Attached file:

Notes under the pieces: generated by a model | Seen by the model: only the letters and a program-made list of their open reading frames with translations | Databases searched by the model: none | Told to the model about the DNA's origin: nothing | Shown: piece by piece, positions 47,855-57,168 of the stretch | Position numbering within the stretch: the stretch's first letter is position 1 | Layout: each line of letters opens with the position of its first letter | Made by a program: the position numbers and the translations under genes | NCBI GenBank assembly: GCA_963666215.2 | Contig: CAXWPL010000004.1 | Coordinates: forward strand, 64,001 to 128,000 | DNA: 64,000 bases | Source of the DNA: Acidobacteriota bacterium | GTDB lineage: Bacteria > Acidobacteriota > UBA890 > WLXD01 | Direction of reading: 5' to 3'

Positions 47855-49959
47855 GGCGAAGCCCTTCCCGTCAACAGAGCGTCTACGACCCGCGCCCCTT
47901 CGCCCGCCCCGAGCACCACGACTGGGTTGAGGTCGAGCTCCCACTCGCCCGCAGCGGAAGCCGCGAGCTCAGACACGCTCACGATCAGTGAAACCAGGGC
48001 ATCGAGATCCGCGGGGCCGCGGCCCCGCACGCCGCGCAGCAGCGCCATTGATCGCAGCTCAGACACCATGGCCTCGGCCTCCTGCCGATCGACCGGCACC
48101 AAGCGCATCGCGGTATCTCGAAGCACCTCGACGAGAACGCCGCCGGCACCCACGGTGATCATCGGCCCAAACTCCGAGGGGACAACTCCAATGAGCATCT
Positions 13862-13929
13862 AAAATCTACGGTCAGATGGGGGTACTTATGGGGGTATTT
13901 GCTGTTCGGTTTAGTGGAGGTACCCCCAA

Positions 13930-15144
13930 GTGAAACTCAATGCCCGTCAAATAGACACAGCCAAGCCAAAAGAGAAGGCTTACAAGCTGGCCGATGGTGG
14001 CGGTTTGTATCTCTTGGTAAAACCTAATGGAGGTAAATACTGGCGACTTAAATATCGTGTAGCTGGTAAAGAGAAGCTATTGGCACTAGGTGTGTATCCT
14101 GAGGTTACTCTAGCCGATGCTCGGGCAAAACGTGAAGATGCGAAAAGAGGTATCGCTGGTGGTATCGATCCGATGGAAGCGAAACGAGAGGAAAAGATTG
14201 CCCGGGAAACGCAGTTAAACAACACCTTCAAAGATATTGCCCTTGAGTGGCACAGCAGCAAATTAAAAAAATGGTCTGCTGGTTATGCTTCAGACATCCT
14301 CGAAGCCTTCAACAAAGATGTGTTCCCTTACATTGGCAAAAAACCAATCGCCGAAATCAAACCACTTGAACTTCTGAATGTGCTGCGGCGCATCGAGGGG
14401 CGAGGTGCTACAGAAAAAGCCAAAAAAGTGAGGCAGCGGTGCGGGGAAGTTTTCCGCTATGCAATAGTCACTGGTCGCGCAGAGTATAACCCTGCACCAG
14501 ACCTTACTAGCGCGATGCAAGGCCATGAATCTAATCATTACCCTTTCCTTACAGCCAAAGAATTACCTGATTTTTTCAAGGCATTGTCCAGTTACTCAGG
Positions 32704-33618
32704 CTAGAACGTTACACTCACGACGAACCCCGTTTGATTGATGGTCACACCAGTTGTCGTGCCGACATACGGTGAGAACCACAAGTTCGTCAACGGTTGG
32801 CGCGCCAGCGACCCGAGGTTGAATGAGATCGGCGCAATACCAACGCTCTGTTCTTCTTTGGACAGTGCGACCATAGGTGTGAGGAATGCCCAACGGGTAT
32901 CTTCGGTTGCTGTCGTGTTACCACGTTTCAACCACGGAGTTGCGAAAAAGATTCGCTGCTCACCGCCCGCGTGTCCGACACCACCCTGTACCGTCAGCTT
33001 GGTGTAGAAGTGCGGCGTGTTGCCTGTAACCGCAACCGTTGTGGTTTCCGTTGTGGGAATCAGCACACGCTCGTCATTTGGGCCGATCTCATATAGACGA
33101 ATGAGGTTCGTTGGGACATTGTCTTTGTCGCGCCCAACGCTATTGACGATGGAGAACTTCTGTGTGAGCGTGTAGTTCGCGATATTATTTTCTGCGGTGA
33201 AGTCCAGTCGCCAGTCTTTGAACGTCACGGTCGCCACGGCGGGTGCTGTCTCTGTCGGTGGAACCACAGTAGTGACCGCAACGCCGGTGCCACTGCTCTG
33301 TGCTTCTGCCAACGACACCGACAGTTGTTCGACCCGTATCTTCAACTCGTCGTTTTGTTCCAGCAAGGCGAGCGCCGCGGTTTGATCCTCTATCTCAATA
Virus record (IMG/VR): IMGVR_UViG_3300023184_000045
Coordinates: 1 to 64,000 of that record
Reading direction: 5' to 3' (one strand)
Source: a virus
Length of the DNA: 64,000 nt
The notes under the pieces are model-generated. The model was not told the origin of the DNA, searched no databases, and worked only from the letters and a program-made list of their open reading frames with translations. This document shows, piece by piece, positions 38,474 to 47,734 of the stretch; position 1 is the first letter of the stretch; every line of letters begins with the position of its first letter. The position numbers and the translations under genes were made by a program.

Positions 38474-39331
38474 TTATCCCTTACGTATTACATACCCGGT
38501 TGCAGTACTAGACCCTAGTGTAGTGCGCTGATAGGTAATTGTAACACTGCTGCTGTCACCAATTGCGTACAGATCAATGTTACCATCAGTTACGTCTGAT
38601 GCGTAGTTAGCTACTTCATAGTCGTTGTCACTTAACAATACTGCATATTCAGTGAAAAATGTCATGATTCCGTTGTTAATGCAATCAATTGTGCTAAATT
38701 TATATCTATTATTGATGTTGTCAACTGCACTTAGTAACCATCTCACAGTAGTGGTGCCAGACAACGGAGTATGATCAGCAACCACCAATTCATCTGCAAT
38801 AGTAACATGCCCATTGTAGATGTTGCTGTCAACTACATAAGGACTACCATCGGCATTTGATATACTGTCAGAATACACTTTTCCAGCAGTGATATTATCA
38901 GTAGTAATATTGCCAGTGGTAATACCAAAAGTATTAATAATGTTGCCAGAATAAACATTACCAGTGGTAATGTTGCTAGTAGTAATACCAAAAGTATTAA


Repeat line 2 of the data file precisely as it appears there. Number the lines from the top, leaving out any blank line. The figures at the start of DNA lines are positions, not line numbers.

Positions 47855-49959